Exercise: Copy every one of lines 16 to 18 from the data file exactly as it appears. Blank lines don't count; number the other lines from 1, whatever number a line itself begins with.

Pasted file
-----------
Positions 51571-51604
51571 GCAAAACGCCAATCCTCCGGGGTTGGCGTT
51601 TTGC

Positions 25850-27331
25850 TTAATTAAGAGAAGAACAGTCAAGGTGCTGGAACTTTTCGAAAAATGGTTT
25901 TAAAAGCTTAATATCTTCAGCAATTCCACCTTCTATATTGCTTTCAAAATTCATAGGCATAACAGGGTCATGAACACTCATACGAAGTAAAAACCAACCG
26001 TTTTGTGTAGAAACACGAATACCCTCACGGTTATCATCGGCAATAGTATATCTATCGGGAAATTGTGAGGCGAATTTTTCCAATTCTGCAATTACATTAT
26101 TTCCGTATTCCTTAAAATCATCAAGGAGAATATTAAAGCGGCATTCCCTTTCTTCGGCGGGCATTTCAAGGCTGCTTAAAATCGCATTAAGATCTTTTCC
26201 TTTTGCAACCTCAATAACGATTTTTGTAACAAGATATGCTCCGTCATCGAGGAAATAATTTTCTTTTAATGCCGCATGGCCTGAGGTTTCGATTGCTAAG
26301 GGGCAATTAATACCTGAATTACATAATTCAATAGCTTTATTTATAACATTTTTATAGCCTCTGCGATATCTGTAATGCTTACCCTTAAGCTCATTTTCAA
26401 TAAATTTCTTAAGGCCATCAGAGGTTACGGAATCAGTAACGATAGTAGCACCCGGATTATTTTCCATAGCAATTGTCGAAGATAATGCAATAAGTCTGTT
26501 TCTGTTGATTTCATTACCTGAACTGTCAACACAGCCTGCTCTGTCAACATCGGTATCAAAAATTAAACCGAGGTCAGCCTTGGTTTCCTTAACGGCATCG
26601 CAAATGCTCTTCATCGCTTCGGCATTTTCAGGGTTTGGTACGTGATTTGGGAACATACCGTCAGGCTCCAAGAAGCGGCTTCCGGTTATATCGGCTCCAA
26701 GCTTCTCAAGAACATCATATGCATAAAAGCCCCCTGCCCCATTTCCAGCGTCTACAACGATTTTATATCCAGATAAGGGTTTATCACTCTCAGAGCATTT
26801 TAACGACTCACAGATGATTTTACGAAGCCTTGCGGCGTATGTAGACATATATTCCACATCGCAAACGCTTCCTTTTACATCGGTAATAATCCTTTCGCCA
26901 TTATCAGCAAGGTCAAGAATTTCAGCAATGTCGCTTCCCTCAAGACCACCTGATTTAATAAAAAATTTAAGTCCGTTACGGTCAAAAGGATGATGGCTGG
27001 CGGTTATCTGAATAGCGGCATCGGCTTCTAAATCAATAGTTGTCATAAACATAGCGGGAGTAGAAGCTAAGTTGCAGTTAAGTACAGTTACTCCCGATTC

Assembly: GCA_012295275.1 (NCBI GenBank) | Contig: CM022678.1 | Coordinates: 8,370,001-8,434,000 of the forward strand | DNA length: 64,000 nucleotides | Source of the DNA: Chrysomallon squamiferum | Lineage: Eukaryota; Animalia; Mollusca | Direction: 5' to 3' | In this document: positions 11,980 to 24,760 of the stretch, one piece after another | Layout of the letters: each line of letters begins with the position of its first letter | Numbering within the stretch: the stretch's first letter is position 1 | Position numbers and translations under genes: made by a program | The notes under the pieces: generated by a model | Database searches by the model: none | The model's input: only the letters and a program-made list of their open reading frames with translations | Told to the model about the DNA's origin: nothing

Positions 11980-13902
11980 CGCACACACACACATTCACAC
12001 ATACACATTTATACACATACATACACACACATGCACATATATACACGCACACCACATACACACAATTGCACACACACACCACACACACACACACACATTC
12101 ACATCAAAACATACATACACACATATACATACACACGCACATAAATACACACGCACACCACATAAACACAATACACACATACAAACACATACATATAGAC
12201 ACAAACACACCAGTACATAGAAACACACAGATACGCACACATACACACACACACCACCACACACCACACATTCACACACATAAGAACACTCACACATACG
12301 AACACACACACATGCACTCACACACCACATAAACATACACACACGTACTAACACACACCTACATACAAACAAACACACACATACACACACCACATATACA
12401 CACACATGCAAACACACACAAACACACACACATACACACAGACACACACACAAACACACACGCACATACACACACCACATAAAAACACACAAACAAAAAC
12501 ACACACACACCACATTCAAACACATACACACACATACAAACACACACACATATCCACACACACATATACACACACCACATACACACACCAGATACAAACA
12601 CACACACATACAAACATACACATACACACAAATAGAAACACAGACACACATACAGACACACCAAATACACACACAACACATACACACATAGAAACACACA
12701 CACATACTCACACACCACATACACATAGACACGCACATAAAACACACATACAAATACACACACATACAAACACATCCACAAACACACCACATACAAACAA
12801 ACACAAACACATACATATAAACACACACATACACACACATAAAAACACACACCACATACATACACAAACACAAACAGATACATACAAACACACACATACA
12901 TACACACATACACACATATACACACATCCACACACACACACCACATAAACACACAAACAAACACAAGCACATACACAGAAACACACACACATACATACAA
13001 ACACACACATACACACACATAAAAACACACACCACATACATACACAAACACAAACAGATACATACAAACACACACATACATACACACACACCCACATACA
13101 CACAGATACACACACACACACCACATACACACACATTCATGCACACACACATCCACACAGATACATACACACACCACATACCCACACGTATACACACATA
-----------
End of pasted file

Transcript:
26901 TTATCAGCAAGGTCAAGAATTTCAGCAATGTCGCTTCCCTCAAGACCACCTGATTTAATAAAAAATTTAAGTCCGTTACGGTCAAAAGGATGATGGCTGG
27001 CGGTTATCTGAATAGCGGCATCGGCTTCTAAATCAATAGTTGTCATAAACATAGCGGGAGTAGAAGCTAAGTTGCAGTTAAGTACAGTTACTCCCGATTC

Assembly: GCA_012295275.1 (NCBI GenBank) | Contig: CM022678.1 | Coordinates: 8,370,001-8,434,000 of the forward strand | DNA length: 64,000 nucleotides | Source of the DNA: Chrysomallon squamiferum | Lineage: Eukaryota; Animalia; Mollusca | Direction: 5' to 3' | In this document: positions 11,980 to 24,760 of the stretch, one piece after another | Layout of the letters: each line of letters begins with the position of its first letter | Numbering within the stretch: the stretch's first letter is position 1 | Position numbers and translations under genes: made by a program | The notes under the pieces: generated by a model | Database searches by the model: none | The model's input: only the letters and a program-made list of their open reading frames with translations | Told to the model about the DNA's origin: nothing